In Brief: Not the smartest comedy in the comedy card deck but it’s sweet enough in spots to recommend.
Father Figures has Ed Helms and Owen Wilson as twin brothers on a quest to find their father. Their mother tells them their father is actually not dead and that — as a child of New York City’s wild disco 1970s — she has no idea who fathered them.
That sends them on a road trip to find him and it connects them to sports analyst and former NFL quarterback Terry Bradshaw, a guy done by J.K. Simmons and to a hitchhiker done by Katt Williams.
By the way, Williams’ hitchhiker steals the movie.
I shouldn’t complain but other than Adam Sandler, Helms and Wilson are probably my two least favorite comedy actors. Helms acting skills and style are limited. His characters are always too tightly wound. Helms’ toothy smile is never sincere and he never seems like he’s having fun in any role.
Other than the afore mentioned Sandler, Wilson is the most irritating actor on the planet. Like Helms, he’s always the same character. Wilson runs circles around Helms and the film’s other characters and like a chatty chihuahua yaps lines non-stop.
Like them or not, they work in this one. The original title was Bastards. Kind of crass and not a warm, friendly title for a holiday movie release. It got changed to Father Figures which can be defined as a road trip movie. Or you could call it a buddy flick. Another choice is the dysfunctional family definition.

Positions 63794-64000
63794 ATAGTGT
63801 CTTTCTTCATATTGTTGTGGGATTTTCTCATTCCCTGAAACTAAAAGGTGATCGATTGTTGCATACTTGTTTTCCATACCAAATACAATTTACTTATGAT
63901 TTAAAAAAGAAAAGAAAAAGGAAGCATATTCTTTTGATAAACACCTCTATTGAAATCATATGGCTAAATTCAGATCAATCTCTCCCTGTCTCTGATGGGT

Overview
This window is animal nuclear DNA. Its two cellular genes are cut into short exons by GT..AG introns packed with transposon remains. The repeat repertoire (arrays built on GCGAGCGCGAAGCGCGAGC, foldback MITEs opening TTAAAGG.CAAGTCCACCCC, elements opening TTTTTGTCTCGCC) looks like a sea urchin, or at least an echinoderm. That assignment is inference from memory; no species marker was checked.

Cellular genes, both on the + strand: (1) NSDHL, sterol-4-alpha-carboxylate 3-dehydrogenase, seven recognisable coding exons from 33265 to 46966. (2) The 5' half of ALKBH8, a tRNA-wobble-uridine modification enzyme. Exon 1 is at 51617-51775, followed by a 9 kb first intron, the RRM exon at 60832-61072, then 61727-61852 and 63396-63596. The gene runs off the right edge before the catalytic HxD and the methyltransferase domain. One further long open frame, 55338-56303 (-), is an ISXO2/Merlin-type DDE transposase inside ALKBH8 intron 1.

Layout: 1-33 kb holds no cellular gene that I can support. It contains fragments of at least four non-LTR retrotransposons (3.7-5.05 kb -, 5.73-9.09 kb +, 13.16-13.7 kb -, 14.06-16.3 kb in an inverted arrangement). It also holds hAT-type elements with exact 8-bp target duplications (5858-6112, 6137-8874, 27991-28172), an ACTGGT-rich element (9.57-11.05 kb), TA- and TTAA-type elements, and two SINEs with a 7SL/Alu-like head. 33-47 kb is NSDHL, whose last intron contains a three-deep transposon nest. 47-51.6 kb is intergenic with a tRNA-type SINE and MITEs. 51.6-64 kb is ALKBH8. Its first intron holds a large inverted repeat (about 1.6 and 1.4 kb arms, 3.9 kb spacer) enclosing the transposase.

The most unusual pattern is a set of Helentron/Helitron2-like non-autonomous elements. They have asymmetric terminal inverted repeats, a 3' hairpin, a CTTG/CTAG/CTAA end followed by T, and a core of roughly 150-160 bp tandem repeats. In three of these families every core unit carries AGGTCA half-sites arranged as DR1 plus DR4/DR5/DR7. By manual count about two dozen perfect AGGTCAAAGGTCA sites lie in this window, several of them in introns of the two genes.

Whatever you call it, first time director Lawrence Sher’s film is sometimes funny. Once in awhile he and writer Justin Malen (Office Christmas Party) hit a nice sentimental note. The performances — in spite of the casting of Helms and Wilson — are not bad either.
Best of all, the movie has a nice unexpected twist or two.
Director: Lawrence Sher
Stars: Ed Helms, Owen Wilson, Owen Wilson, Glenn Close, Terry Bradshaw, Ving Rhames, J.K. Simmons, June Squibb, Katt Williams, Katie Aselton, Harry Shearer, Jessica Gomes
Rated R for mature themes, language. In spite of the irritating TV comedy aspects to the movie, it is good for a couple of laughs and a nice twist or two.
5 to 4 1/2: Must see on the big screen.
4 to 3 1/2: Good film, see it if it’s your type of movie.
3 to 2 1/2: Wait until it comes out on DVD.
2 to 1: Don’t bother.
0:Speaks for itself.
Gary Wolcott has been a movie consultant for KXL since 2014. A lifelong fan of film, he’s been a film critic in radio, television and newspaper for 25-years. Wolcott catches a couple of hundred movies a year and he sees a great many of them so you don’t have to.
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